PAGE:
Critical Voices: Fang Island, Fang Island

March 25, 2010

According to Jason Bartell, one of Brooklyn-based Fang Island’s guitarists, the group’s goal is to “make music for people who like music.” Chances are, if you’re reading a music review in Georgetown’s left-leaning, arts-championing newsmagazine of record, you’re one of those people. And you’ll be happy to know that Bartell wasn’t kidding—Fang Island’s self-titled debut is like one big celebration. It’s raucous, inventive, and a ton of fun.

Fang Island is a blueprint for how to do bombastic rock right. There are layers of guitars and extended solos galore, accompanied by crazy drum fills and loud crescendos. But the band wisely avoids many of the pitfalls of arena rock—the cheese, the balladry, the “hey, while we slow down, take a look at how gratuitous we can be” moments. They avoid those moments because they rarely slow down, pummeling through ten tracks in just over a half hour.

Although they might not break for air too often, they do know how to build into their frenetic jams. Opener “Dream of Dreams” starts with some crackling noises, then gives way to what sounds like a Ratatat track without their signature beats. Soon afterward, infectious vocal harmonies take over and lead into the instrumental “Careful Crossers,” one of the album’s more rhythmically interesting tracks. Like everything else on the album the song is relentlessly happy, full of catchy hooks, and short on introspection and surprises.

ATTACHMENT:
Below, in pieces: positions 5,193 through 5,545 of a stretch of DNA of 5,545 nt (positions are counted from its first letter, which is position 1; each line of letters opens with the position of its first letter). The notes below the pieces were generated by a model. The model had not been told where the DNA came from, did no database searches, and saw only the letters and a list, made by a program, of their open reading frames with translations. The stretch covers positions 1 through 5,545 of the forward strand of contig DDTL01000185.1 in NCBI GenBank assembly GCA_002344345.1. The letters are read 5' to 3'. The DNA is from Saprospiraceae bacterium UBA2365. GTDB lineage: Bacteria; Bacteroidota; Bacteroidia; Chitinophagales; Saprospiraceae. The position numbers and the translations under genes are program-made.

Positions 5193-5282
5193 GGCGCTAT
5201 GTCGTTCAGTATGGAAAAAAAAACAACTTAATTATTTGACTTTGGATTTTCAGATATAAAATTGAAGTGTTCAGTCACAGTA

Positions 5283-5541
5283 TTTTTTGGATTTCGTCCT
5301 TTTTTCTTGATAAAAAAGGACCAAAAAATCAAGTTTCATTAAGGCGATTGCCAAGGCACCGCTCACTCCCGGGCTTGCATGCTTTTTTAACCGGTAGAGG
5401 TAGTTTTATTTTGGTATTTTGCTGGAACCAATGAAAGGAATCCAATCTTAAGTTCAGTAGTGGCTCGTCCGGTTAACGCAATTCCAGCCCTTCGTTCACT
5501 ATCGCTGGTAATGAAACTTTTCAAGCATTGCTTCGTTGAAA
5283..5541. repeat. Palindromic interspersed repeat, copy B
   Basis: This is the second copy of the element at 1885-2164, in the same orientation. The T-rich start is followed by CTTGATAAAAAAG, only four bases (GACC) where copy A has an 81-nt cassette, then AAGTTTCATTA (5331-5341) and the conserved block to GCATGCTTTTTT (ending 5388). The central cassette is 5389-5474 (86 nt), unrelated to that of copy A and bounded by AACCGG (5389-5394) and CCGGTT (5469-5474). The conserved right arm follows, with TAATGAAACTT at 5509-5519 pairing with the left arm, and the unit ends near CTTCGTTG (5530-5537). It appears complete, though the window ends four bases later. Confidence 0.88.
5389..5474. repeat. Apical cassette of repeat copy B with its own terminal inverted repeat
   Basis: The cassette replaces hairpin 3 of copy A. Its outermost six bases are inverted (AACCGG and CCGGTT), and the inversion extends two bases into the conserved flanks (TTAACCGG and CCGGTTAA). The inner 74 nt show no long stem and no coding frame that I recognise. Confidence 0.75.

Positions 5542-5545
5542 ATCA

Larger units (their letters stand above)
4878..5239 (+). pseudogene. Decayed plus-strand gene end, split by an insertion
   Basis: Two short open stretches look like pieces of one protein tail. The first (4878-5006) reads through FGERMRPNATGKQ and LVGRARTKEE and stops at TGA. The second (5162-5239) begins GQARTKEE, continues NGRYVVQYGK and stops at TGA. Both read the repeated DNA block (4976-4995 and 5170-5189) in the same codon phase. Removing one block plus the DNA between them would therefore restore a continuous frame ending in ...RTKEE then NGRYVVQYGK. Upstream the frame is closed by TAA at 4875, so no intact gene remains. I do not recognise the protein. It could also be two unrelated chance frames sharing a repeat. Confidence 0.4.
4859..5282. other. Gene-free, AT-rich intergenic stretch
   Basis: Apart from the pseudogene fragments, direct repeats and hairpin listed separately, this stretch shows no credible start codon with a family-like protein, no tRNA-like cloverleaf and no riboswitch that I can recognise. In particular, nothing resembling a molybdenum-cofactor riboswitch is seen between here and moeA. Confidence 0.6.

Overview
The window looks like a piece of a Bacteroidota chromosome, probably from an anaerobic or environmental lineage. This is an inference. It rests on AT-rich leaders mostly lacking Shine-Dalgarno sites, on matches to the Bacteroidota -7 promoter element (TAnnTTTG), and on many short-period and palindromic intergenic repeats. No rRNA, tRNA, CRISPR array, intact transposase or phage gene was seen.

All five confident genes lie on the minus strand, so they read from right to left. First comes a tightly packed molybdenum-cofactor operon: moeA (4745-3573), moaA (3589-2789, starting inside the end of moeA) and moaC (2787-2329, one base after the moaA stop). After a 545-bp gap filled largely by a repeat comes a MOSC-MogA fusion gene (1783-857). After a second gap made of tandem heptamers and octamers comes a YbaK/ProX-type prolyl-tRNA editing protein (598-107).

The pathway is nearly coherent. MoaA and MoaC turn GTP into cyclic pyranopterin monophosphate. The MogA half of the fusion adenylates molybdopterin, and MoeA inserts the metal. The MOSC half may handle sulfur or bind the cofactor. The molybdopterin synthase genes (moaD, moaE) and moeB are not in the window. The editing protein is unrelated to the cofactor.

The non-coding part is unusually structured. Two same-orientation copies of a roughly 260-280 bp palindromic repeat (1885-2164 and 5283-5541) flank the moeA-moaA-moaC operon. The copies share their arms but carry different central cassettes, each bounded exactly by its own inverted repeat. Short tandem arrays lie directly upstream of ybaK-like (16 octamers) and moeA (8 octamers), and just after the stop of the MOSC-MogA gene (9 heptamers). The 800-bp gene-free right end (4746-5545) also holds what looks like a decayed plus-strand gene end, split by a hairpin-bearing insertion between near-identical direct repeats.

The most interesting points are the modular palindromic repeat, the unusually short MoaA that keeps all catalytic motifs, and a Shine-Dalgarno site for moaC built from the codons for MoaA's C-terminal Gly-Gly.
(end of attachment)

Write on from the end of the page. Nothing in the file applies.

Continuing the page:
The album’s third track, “Daisy,” with its chanting vocals, rollicking drums, and progressive structure, is another highlight. But because the collection is so rushed, its songs so energetic and driven, it’s an exhausting listen, even just at a half hour. Occasionally, it seems like Fang Island is out of ideas. “The Illinois” sounds like a less masterful version of “Daisy,” and “Treeton” is surprisingly lacking in catchiness. When the band finally slows down at the album’s end with “Davy Crockett,” its gradual build proves a blessing, providing much-needed catharsis and a bit of new direction.

As much as it pains me to admit it, I like some of the cheesiest, most lyrically cringe-worthy hard rock around. Fang Island is like that, but without the cheese.

Voice’s Choices: “Careful Crossers,” “Daisy,” “Davy Crockett”

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